Neal Boortz: The whole truth about ‘three-fifths’

Then we had U.S. Rep. Phil Hare, D-Ill., responding to the same question by saying: “I don’t care about the Constitution!” Joy Behar, who is rumored to have a television show, shrieked, “Don’t you think this Constitution-loving is getting out of hand?”

If you detest the Constitution, you’re not going to like it when it’s placed on display by your political foes.

The proverbial cake, however, goes to The New York Times. Somebody has to play the race card in this controversy, and the Times editors were all too happy to rise to the task. In an editorial in which the Times editors called the reading of the Constitution “presumptuous” and “self-righteous,” they added this: “Certainly the Republican leadership is not trying to suggest that African-Americans still be counted as three-fifths of a person.” The Times isn’t alone here. Even Fox News Channel reporters spoke of a “clause establishing slaves as three-fifths of a human being.”

They’re wrong.

Let’s bury this “three-fifths of a person” nonsense. The people who spout this idiocy are either lying or grossly ignorant. With the Times, I’ll take lying; with Fox News Channel, I’ll assume ignorance. Just how hard is it to read the Constitution to see what it really says? If that leaves you still confused, allow me to help you out here with a little history lesson about the Three-fifths Compromise reached at the Philadelphia Convention of 1787. You’ll see that there is no evidence to support oft-repeated claims by so many liberals and race pimps that the Constitution is racist.

In 1787, delegates from 13 colonies were meeting in Philadelphia trying to hammer out a document to form a new union — The United States of America. Different colonies, though, had different goals. The Northern colonies were determined to end slavery. Southern colonies felt slavery was necessary for their economic survival. The issue came to a head during discussions on how the populations of the various states would be counted to determine representation in the newly formed House of Representatives. Convention delegates opposed to slavery (generally from the North) wanted to count only the free inhabitants of each state. Southern delegates wanted every slave counted. Why? Because the higher population numbers would give them more members in the House.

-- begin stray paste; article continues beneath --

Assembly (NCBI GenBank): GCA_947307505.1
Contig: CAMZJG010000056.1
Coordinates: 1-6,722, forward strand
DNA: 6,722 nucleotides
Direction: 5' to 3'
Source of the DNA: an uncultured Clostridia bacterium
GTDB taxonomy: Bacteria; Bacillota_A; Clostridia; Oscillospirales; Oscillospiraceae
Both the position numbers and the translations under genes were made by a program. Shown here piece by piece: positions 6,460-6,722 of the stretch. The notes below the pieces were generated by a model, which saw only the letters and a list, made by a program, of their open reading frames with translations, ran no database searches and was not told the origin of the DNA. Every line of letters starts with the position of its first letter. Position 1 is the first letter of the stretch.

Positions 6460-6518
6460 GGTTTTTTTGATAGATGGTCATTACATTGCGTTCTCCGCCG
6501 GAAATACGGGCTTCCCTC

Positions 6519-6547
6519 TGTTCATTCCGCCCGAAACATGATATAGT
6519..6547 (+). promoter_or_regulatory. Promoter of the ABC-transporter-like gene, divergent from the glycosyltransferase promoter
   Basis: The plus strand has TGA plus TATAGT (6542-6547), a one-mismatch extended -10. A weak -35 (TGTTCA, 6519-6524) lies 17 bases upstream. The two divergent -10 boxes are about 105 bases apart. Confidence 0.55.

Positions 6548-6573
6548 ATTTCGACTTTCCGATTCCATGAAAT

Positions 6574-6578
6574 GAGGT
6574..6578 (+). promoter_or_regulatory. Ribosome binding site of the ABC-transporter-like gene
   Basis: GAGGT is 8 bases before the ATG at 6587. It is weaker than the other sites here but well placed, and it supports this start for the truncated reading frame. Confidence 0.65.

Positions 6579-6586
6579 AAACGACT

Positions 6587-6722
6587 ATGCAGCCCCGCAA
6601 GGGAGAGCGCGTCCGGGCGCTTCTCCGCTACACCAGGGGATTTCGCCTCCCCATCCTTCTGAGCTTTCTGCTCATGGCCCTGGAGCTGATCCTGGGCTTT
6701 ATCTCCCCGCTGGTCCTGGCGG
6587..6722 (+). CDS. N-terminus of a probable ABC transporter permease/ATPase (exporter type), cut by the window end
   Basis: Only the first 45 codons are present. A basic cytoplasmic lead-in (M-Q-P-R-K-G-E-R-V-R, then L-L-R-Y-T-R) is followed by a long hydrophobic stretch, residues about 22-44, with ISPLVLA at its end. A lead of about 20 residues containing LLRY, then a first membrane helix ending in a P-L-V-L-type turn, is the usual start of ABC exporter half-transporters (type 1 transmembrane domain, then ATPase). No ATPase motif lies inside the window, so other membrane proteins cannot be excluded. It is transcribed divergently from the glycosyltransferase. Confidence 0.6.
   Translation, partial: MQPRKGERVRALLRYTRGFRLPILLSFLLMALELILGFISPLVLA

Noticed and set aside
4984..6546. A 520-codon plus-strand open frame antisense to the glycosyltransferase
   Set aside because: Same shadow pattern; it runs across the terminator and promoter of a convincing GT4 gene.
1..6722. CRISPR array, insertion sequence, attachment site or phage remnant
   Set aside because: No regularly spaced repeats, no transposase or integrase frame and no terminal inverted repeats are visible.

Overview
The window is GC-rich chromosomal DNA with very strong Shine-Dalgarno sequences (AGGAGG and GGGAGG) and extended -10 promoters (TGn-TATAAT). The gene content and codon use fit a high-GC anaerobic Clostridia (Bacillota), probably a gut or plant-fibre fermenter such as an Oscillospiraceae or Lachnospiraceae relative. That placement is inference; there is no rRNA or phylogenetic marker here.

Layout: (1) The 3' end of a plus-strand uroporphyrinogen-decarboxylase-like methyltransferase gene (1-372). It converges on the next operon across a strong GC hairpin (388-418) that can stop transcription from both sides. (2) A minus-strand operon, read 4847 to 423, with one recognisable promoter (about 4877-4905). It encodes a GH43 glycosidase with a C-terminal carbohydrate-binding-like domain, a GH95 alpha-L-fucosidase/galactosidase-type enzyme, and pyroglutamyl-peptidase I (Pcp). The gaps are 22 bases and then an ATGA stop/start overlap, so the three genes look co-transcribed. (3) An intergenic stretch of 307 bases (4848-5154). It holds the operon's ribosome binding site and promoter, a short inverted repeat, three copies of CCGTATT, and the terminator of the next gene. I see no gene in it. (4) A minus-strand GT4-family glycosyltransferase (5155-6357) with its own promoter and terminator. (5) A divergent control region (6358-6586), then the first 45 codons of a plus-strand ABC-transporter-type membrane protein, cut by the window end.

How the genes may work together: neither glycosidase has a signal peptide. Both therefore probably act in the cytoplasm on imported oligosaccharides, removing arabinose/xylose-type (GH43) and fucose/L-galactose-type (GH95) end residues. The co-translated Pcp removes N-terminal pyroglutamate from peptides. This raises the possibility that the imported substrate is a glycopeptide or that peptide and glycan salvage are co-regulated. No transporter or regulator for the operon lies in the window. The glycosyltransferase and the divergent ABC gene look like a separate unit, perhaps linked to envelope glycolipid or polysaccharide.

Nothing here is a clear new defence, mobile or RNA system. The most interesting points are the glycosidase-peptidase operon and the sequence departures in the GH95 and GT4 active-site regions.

A compromise was reached. For the purpose of congressional apportionment, Article 1, Section 2, Paragraph 3 of the new Constitution provided that the state populations would be determined by the number of free persons in each state and adding “three fifths of all other persons.” In other words, for every 100 slaves in the state, 60 people would be added to its population count. Indentured slaves were counted as free persons and “Indians not taxed” were left out of the tally entirely. There was NO mention of race and NO suggestion that anyone counted as three-fifths of a human being. There were, by the way, black slave owners who were counted and white slaves who were not. But let’s not cause too much stress for delicate minds.

It really is a shame when some little ol’ country lawyer talk show host in Atlanta has a better grasp of history and our Constitution than the grand exalted editors of The New York Times, not to mention the news writers at the Fox News Channel. Interesting how that happens, isn’t it?

Listen to Neal Boortz live from 8:30 a.m. to 1 p.m. weekdays on AM 750 and now 95.5FM News/Talk WSB.

His column appears every Saturday. For more Boortz, go to

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